Stanford RB option concept

If you have watched any Stanford film from this season you have probably seen Christian McCaffrey running circles around defenders.  They involve him heavily in the run game and return game but perhaps his most impressive skill is as a receiver out of the backfield.

The core concept to feature his crazy agility, footwork, and cutting skills is the RB option route.

Formation

Stanford primarily runs this from some form of 3×1.  By putting 3 to a side they are able to stress the defense to covering up those WRs.  They have to keep a corner home on the backside against the single WR.  This often leaves them with a 1on1 match up on the backside with C-Mac and a LB or safety.  In Stanford’s case he is their best athlete period (most teams best player is their RB).  It gets him matched up 1on1 against a player with lesser cover skills.

Stanford can run any concept to the trips side.  If the defense is playing 2 defenders over their 3 they can pick that side apart with their quick game.  When the defense works 3 over 3, it is an easy decision to work the backside of the field and work C-Mac on the option route.  They can run different things with the backside single WR but they typically will run him vertically to remove the corner from the equation.

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Stanford often uses a quick out concept to the trips side.  This is the exact play they use in both video examples below.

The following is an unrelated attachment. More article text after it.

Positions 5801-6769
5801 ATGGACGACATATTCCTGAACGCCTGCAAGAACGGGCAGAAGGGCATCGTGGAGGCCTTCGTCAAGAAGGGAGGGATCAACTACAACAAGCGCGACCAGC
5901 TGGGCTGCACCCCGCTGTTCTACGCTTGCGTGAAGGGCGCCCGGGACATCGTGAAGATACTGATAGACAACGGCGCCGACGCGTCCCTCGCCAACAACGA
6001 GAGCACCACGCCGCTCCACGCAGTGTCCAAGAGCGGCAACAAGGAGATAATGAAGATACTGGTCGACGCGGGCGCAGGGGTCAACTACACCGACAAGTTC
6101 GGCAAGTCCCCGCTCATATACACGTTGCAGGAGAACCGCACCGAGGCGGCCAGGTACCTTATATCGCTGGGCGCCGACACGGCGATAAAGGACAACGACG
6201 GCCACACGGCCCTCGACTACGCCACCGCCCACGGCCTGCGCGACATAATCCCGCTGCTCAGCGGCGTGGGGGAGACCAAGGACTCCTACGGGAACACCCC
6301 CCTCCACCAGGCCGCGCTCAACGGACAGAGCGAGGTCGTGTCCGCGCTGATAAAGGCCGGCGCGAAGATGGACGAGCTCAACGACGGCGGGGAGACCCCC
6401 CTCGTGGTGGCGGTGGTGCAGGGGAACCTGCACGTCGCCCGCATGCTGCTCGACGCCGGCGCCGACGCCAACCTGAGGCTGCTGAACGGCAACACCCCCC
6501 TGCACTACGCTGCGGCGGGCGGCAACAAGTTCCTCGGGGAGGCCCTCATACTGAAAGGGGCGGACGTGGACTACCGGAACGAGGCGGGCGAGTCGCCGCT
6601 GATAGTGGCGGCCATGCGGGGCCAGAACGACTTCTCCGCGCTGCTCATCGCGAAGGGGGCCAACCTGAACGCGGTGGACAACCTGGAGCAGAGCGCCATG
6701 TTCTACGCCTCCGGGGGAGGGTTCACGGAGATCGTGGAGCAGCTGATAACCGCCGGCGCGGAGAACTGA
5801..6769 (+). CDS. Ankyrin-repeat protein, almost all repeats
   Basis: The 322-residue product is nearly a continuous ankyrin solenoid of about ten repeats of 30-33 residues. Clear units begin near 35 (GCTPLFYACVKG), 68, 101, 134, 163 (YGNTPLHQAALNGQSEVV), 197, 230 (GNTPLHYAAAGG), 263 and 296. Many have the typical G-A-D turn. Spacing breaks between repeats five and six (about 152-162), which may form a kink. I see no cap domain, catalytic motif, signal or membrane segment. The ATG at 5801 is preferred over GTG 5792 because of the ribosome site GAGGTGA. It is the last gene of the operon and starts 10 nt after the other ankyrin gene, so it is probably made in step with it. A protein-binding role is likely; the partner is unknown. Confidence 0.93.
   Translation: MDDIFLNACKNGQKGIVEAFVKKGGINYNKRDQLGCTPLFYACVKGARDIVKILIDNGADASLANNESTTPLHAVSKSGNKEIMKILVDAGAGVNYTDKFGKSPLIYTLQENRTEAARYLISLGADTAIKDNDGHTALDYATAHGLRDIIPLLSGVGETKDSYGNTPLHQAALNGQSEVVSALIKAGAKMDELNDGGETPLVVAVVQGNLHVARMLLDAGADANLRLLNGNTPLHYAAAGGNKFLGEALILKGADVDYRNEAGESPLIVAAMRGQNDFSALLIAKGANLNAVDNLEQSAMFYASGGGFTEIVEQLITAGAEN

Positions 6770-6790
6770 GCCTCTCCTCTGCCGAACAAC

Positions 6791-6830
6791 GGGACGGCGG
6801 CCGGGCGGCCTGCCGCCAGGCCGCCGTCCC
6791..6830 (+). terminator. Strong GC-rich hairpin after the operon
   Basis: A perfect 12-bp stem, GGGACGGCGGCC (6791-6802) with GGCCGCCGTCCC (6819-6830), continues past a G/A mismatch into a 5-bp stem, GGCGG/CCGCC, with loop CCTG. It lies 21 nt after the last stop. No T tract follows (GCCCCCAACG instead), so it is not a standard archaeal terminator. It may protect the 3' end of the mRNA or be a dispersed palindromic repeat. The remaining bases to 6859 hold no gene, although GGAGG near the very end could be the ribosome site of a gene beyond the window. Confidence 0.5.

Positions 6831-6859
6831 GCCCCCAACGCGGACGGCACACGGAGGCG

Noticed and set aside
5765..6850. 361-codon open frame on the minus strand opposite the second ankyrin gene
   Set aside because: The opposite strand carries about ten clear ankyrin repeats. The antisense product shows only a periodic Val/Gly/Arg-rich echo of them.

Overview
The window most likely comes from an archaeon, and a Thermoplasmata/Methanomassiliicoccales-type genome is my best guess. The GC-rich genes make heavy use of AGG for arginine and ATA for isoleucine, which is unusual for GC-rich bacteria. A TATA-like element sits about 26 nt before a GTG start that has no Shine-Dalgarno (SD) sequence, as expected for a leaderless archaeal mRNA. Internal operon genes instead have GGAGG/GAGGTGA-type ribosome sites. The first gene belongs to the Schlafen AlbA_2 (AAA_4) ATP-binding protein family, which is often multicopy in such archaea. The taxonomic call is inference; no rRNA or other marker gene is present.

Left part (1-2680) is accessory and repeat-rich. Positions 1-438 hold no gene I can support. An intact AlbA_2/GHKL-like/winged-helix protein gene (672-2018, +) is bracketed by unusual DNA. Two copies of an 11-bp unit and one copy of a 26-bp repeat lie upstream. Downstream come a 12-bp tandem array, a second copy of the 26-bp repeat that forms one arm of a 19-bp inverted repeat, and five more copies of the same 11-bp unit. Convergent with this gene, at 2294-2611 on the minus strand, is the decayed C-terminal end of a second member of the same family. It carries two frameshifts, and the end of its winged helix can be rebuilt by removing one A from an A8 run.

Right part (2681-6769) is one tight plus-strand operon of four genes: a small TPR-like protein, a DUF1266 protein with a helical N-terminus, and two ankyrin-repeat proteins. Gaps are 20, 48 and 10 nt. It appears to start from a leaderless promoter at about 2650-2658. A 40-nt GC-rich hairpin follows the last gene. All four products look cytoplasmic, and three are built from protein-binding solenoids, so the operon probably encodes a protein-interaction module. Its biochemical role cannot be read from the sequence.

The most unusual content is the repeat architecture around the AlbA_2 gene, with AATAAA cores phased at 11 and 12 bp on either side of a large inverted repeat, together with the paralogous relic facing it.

Option Route

The RB will work around the OT attacking the outside shoulder of the LB or safety over him.  I have read that they try to push this to 5 yards of depth but C-Max often breaks this route sooner to make his move before the LB/Safety is able to get hands on him.

Attacking the outside shoulder puts pressure on the defender.  He has to decide what kind of leverage he wants to defend C-Mac with.  If he stays heavy inside the Rb will break to the sideline and run away from the defender.  If the defender opens his hips to the sideline or is playing with outside leverage the Rb will make a move out but break across his face attacking the middle of the field.

In the 2 examples below C-Mac is abel to put the pressure on the defender, fake him outside, and cut across his face to a wide open middle of the field.

vs USC in Pac-12 Championship (C-Mac 1on1 vs a LB)

vs Iowa in Rose Bowl (C-Mac 1on1 vs a Safety)

 

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